Hong Kong birdwatchers ignore embassy warnings to "help save the environment"

DAVAO CITY (MindaNews/25 September) — Ignoring their government’s advisory against visiting the Philippines, Hong Kong birdwatchers are in Davao for the 1st Asian Bird Fair, claiming they are on a mission for the environment.

“Bird watching is no pure enjoyment,” said Samson So, 27, a member of the Hong Kong Bird Watching Society. “It is also a mission to protect and conserve environment.”

Shum Ting Wing, who calls himself “Bond,” said more people in Hong Kong are increasingly interested in protecting the environment but natural habitats are still being threatened every time new highways are built.

They said some friends discouraged them from coming to the Philippines after the hostage-taking tragedy that took the lives of eight Hong Kong tourists in Manila in August but they said they were determined to come for their “mission.”

So said he chose to ignore the “advice of one person,” referring to the Hong Kong embassy, against the “greater interest” of protecting the environment.

Shum and So were two of three Hong Kong birdwatchers who joined Asia’s first Bird Fair and 6th Philippine Bird Festival, which opened at the Waterfront Hotel on Friday, September 24 and will end on Sunday with a tour to bird watching sites in Eden and Malagos.

At least 18 foreign birdwatchers and conservationists from Nepal, Burma, Thailand, Taiwan and the United Kingdom, joined close to 300 participants in the festival organized by the Wild Bird Club of the Philippines.

“Birds are good indicators of the health of the environment,” said So, “Through bird watching, we can promote the importance of conservation. Where we can see a large number of birds means that the ecosystem is still healthy.”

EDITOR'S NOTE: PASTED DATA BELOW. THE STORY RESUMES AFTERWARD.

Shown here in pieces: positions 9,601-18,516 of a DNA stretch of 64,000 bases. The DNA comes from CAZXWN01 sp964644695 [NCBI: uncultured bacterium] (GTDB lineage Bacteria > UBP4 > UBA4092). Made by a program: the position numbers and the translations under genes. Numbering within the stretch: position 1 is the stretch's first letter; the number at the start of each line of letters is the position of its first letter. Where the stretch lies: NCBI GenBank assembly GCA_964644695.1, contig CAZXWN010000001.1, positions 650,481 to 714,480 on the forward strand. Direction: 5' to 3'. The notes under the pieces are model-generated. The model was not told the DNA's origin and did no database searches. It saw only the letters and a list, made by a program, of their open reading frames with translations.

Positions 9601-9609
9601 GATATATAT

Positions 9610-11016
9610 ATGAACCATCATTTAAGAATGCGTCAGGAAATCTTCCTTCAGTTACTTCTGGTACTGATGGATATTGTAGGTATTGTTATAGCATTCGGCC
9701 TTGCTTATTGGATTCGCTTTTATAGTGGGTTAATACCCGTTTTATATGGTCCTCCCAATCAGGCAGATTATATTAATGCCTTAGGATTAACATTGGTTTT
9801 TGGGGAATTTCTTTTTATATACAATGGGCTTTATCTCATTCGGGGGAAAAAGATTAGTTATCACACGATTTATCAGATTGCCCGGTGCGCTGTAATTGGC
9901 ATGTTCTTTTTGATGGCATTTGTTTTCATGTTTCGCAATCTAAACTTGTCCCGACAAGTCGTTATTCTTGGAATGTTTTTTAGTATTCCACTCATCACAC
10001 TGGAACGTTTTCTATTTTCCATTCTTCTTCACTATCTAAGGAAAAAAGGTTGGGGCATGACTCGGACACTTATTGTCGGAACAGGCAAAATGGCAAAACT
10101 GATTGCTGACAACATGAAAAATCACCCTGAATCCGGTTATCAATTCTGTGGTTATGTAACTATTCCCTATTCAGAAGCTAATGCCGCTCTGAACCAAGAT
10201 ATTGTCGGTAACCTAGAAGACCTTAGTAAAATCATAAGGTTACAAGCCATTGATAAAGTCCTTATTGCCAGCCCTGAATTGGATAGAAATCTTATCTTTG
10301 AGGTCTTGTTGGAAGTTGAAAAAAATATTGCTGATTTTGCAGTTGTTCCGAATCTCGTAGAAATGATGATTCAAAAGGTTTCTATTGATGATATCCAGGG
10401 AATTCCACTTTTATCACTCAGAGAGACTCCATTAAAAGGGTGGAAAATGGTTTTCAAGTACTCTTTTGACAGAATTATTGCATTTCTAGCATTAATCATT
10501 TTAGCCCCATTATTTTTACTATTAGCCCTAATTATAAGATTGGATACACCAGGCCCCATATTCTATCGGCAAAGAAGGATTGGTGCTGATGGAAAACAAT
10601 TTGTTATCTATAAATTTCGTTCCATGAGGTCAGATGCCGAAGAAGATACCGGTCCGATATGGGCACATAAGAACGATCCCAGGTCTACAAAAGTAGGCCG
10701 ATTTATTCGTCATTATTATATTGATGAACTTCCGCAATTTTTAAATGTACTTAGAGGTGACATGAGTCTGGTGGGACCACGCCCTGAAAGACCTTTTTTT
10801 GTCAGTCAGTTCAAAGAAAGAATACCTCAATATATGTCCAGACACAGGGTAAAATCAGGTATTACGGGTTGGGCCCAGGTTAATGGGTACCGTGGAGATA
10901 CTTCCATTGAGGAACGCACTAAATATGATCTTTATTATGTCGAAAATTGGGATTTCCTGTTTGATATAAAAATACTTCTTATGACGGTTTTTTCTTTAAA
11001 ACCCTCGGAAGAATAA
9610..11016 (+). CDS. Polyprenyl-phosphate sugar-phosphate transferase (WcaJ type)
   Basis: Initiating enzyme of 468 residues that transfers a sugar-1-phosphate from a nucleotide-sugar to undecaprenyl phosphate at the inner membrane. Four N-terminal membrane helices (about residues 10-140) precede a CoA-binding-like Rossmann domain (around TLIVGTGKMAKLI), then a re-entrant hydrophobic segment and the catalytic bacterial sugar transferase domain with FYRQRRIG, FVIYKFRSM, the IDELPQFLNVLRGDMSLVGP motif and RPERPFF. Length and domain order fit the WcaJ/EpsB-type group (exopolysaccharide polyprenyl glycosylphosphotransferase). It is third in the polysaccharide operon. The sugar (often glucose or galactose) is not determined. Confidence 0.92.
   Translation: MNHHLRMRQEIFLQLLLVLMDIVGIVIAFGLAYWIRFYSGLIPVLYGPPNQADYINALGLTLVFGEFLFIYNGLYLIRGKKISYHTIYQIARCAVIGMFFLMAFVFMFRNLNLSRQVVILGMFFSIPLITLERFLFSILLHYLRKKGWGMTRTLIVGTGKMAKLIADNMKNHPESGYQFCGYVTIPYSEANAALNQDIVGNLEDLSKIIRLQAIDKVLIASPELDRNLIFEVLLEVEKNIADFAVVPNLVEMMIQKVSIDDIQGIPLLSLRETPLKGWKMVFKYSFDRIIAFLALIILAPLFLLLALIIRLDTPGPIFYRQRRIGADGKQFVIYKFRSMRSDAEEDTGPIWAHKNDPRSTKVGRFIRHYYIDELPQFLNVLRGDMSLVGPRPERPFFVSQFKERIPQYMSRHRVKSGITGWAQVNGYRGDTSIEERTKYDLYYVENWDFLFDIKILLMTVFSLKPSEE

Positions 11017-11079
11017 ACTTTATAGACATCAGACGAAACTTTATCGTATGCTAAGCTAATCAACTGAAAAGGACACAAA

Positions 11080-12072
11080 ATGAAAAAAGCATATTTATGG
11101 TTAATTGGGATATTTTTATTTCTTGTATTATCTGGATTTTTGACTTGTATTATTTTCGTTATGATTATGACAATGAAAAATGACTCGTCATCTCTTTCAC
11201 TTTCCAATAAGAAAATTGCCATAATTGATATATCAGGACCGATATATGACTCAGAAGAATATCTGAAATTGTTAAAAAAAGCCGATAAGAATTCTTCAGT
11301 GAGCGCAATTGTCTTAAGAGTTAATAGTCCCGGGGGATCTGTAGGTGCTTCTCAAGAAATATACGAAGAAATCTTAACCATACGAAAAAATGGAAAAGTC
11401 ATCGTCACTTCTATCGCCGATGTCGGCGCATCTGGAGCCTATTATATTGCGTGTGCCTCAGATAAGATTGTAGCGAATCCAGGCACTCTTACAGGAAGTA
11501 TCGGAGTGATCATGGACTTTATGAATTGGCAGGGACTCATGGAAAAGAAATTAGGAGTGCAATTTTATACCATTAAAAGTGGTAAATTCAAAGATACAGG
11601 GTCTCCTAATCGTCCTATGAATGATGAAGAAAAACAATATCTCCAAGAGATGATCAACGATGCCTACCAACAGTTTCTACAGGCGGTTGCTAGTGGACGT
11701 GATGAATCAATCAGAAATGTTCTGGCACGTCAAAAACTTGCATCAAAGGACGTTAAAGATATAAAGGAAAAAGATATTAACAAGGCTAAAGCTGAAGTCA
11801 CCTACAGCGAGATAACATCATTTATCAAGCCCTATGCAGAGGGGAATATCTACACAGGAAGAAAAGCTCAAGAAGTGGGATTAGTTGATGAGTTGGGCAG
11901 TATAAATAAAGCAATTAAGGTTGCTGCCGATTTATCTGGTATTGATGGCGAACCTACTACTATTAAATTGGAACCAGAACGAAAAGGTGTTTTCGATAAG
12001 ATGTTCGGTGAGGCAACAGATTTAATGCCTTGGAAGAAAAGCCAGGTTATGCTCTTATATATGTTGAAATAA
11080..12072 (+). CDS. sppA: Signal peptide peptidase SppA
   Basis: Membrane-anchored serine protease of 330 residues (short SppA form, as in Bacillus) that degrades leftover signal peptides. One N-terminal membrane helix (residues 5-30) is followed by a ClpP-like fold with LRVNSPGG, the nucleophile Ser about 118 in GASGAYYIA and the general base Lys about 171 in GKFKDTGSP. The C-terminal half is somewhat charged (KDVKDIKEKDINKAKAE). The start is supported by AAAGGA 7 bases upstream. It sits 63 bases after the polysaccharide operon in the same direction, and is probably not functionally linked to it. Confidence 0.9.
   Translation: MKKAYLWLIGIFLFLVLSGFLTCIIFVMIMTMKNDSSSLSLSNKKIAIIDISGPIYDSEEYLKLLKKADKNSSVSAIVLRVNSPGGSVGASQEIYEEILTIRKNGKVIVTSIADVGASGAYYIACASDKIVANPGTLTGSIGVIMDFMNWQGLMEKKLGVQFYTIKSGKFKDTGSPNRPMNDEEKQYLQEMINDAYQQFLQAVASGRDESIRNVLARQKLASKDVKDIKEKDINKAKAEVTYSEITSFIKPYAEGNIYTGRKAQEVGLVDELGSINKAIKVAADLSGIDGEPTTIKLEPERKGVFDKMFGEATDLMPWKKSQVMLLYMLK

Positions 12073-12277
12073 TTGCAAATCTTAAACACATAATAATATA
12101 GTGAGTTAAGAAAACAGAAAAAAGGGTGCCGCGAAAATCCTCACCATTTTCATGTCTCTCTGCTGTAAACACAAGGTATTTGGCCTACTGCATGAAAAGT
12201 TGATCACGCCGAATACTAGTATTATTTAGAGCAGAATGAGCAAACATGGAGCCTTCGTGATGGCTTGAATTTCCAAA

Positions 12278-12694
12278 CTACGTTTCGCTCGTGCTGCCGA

He said the Hong Kong Bird Watching Society lobbied in 2004 against the conversion of Hong Kong’s Long Valley marshland into a railway station and won. Shum said the government was forced to build the railway underground to appease the environment group’s lobby against the destruction of the 25-hectare marshland, which is the habitat of over 200 species of birds.

From Hongkong and Taiwan to Burma, Thailand and Nepal, bird watchers shared a common concern over the destruction of bird habitats because of the entry of plantations, illegal logging, and even large-scale environment disasters such as climate change.

Htin Hla of the Biodiversity and Nature conservation Association, also said his group had lobbied for the declaration of an area in Tenintharyi Division in Burma as a sanctuary for the bird Gurney’s Pitta, an endangered species of bird in Thailand. Hla said there were only 12 pairs of Gurney’s Pitta left in Thailand but in 2003, the birds were discovered in Tenintharyi Division in Burma. When his group lobbied for the declaration of the site into a natural sanctuary to protect the birds, the government turned down the proposal, saying the area has already been reserved for an oil palm plantation.

Hla said he is hopeful that the upcoming elections in Burma in November will bring about change that will augur well for their conservation works.

In Nepal, climate change has brought about changes in the behavior of birds, said Hum Gurung, chief executive officer of the Bird Conservation Nepal. He said snow coming from the mountains has been melting rapidly, swelling the rivers and destroying the habitats of river birds. Changes in weather pattern are also changing the behavior of birds. Before they used to wait for the Sarus crane to come down the mountain to signal the change of the season and the time for the Nepalese village people to plant rice but now the bird often gets delayed and sometimes does not show up at all. “Because of climate change, birds are shifting habitats,” he said.

Among the endemic species of birds displayed by Filipino wildlife photographers in an exhibit here were the cattle egret sighted in San Juan, Batangas, the Mindanao Tarictic Hornbill photographed by Kaakbay’s Alain Pascua in Bislig, Surigao del Sur and the Philippine Frogmouth, photographed by Rey Sta Ana also in Bislig, Surigao del Sur.

So and Shum said they look forward to seeing the birds in Malagos. “We’re interested to see where the birds live but we also want to find out what they need,” said So. (Germelina Lacorte/MindaNews)